Legislation like the Fair Trading Act, the Consumer Guarantees Act and industry Codes of Practice are making it more difficult for insurance companies to escape on such technicalities but it still happens regularly and there is a surprisingly close correlation between the size of the claim and the likelihood of any insurance company hunting for non-disclosures.

What can you do to protect yourself?

Think about inviting your insurance company during the application process to contact your doctor to obtain a copy of your file upfront. 

There is no reason why an insurance company can’t check the Insurance Claims Register or contact your previous insurance companies before accepting your application, and if you invite them to do so, then they cannot complain at the end if you have made any mistakes or if there are any oversights. 

The insurance company may not like it when you ask them to do the work upfront. 

But if they won’t then you need to ask how committed the insurance company is to a transparent and open application process.

Insurance can be a complex minefield for the uninitiated. 

But if you make sure that the insurance company does its job up front, that may reduce the risk of "standing on a landmine" at claims time.

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Andrew Hooker is a partner in the North Shore law firm Turner Hopkins and a director of Claims Information Specialists Ltd, running an insurance information web site www.claimsinformationspecialists.co.nz

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Andrew,

How can I find out what information may be held on the claims register.

I am insured with AMI, who are not involved with the register, and an approach to State for a quote to switch insurances, and a request to access the register was met with a refusal. They were happy to provide insurance cover but said that they would only check the register if a claim was made. I had some problems 24 years ago which resulted in a criminal conviction, which has subsequently been wiped under the clean slate provision. I want to be absolutely sure that if this information is held on the register, and if I needed to make a claim,  that my Insurance company  would not refuse to pay out based on failure to disclose that information at the time the Insurance was taken out.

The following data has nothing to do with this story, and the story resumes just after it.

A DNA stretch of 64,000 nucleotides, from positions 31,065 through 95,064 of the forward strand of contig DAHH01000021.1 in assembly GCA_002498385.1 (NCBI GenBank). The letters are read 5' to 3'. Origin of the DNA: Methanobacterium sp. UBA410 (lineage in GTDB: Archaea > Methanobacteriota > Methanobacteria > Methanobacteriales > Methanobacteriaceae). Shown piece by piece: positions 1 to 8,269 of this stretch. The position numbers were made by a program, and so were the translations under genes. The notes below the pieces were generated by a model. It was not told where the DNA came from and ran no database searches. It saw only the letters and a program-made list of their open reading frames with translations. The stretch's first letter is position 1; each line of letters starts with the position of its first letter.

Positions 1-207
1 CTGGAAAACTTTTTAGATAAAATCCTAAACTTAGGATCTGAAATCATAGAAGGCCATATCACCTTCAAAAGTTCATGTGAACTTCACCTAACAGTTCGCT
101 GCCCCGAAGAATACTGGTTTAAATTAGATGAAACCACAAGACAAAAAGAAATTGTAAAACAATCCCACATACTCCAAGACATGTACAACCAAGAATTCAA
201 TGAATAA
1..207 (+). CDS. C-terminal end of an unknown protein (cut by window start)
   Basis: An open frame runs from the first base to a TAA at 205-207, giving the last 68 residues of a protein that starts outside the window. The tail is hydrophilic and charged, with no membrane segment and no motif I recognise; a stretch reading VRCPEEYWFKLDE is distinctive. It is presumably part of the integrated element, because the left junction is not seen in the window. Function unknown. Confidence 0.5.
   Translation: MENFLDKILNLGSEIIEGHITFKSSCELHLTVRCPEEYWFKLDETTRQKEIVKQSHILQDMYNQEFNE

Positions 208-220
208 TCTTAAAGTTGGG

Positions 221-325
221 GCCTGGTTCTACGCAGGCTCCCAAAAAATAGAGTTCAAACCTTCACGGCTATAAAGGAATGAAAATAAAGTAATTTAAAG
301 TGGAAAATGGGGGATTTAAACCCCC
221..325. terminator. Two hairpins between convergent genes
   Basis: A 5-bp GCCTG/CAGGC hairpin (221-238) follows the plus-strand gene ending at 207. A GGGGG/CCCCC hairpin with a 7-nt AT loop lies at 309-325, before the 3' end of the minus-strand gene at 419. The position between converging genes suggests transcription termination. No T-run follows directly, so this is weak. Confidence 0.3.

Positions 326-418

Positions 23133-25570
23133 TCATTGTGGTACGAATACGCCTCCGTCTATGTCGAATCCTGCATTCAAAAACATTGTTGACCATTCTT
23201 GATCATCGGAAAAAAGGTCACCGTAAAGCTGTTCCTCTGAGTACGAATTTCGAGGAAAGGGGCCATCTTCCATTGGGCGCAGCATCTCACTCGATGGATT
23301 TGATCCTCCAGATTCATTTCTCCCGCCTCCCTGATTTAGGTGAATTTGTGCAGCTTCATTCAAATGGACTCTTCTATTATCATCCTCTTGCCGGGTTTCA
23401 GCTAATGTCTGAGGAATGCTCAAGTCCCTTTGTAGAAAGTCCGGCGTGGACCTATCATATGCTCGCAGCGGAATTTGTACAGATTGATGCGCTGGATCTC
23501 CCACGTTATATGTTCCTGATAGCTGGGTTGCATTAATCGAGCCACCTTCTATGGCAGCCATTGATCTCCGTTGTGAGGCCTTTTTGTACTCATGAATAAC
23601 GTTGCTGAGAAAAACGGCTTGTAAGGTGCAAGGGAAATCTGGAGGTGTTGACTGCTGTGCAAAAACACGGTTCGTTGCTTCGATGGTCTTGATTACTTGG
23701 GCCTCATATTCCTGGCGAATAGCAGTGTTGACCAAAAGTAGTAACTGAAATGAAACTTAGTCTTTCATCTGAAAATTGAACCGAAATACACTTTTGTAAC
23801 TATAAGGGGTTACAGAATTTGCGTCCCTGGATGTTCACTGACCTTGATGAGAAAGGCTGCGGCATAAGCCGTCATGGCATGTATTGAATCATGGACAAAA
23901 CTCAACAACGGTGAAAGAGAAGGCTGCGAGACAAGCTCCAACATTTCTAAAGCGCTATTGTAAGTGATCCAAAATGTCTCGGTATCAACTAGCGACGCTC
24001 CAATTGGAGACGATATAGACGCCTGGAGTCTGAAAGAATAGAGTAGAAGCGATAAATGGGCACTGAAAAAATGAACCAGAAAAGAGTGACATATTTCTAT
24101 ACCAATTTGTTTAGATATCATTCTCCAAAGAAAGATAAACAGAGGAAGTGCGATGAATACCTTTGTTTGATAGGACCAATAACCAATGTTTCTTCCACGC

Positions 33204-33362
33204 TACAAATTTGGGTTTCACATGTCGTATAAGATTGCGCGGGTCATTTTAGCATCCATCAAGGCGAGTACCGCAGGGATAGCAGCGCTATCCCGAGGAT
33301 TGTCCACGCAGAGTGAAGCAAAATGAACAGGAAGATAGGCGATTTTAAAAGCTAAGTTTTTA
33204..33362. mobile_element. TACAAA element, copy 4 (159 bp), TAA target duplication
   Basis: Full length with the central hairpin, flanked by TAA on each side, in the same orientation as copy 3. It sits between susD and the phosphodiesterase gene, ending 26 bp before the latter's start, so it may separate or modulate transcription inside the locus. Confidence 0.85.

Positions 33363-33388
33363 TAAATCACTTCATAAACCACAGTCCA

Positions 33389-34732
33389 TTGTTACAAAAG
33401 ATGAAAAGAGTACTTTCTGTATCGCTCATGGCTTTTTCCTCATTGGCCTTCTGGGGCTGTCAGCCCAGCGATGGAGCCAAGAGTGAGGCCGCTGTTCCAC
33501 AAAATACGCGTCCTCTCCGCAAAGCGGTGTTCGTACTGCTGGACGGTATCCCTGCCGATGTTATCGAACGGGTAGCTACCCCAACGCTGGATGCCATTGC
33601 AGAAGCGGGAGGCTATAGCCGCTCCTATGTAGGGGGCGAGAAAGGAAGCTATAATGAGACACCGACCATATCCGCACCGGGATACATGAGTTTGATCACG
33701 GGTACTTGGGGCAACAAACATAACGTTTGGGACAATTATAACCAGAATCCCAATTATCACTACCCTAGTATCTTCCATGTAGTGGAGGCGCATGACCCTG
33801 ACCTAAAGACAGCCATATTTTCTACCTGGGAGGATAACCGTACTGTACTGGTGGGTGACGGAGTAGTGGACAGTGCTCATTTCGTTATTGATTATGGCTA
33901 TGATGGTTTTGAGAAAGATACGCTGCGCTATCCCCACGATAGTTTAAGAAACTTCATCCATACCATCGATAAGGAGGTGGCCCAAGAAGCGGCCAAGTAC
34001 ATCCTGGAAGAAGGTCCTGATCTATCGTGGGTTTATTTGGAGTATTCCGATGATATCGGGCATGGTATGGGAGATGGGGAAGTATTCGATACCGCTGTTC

New insurance company market practices are so corrupt that it is dangerous to your life to rely on insurance in NZ.

I have worked on a project for two decades and have evidence of insurance company market practices being so poor that it proves there is no good faith, no meeting policyholder expectations, no treating customer fairly, and so on....these are simply words and systems the industry set up to pull the wool over the eyes of regulators.

How bad is it - well the project has evidence of insurance company malpractices that includes false documents, forged signatures, fake policy replacement documents, and its all done with such expertise that not even lawyers notice it - not even Andrew Hooker who wants legal fees to turn a page before helping in the public interest.

The insurance industry is another Enron II waiting to happen.

Hi friend,
I know it has been nearly a year since your post, but I am in an unfair non-disclosure battle with my insurance company (Kiwi Insurance - actually CIGNA) over information I was unaware of. As I have limited time I would really appreciate it if I could use the information you have gathered to help me in my battle. Is this possibe? I would really appreciate your support!

Cheers,
Jerry

 jerry.obrecht@gmail.com